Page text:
Genesis 5:3
New International Version
When Adam had lived 130 years, he had a son in his own likeness, in his own image; and he named him Seth.

New Living Translation
When Adam was 130 years old, he became the father of a son who was just like him--in his very image. He named his son Seth.

English Standard Version
When Adam had lived 130 years, he fathered a son in his own likeness, after his image, and named him Seth.

Berean Study Bible
When Adam was 130 years old, he had a son in his own likeness, after his own image; and he named him Seth.

New American Standard Bible
When Adam had lived one hundred and thirty years, he became the father of a son in his own likeness, according to his image, and named him Seth.

King James Bible
And Adam lived an hundred and thirty years, and begat a son in his own likeness, after his image; and called his name Seth:

Christian Standard Bible
Adam was 130 years old when he fathered a son in his likeness, according to his image, and named him Seth.

Good News Translation
When Adam was 130 years old, he had a son who was like him, and he named him Seth.

Holman Christian Standard Bible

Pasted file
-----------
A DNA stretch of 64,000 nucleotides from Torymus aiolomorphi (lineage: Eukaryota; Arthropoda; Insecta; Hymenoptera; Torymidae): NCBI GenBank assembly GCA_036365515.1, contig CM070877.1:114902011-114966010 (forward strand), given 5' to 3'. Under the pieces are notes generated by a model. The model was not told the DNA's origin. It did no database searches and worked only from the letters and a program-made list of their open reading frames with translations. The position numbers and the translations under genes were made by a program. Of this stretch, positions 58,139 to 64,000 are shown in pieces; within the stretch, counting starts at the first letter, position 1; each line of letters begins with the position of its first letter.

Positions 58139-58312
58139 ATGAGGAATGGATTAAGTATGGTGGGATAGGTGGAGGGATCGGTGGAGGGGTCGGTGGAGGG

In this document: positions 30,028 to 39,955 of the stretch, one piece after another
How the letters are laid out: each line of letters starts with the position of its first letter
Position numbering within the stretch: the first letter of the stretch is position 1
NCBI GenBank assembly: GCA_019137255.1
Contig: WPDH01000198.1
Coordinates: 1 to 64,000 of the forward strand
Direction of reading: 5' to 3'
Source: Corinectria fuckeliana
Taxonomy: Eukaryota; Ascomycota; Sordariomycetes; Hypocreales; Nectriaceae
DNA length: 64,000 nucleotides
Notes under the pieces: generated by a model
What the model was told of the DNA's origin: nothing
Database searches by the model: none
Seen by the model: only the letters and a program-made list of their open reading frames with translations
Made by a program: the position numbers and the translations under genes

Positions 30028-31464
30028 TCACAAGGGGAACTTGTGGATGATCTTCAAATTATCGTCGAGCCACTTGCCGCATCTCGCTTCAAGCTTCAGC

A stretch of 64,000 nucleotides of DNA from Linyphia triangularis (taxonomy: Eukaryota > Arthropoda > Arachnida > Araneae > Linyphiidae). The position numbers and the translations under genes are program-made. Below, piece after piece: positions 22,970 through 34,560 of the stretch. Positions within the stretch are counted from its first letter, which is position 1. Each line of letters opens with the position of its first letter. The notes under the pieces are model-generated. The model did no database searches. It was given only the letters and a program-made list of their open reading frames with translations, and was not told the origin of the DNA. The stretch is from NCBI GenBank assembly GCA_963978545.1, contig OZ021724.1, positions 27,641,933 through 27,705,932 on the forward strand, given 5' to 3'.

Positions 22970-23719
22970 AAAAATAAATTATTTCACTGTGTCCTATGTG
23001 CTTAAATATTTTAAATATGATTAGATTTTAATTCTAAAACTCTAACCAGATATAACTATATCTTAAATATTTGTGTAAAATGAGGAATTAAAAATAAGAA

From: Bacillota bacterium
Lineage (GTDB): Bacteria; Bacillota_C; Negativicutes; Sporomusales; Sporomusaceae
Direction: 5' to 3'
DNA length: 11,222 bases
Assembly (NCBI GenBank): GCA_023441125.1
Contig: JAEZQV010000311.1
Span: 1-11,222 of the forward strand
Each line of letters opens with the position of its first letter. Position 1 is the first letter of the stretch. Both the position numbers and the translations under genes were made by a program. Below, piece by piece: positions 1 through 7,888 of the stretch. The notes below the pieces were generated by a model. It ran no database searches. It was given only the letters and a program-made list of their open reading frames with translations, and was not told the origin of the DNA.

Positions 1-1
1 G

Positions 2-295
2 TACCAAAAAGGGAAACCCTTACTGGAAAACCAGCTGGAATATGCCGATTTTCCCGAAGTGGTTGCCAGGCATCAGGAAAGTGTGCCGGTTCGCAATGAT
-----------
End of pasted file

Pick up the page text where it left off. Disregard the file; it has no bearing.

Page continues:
Adam was 130 years old when he fathered a son in his likeness, according to his image, and named him Seth.

International Standard Version
After Adam had lived 130 years, he fathered a son just like him, that is, according to his own likeness, and named him Seth.

NET Bible
When Adam had lived 130 years he fathered a son in his own likeness, according to his image, and he named him Seth.

New Heart English Bible
Adam lived one hundred and thirty years, and became the father of a son in his own likeness, after his image, and named him Seth.

GOD'S WORD® Translation
When Adam was 130 years old, he became the father [of a son] in his own likeness, in his own image. He named him Seth.

JPS Tanakh 1917
And Adam lived a hundred and thirty years, and begot a son in his own likeness, after his image; and called his name Seth.

New American Standard 1977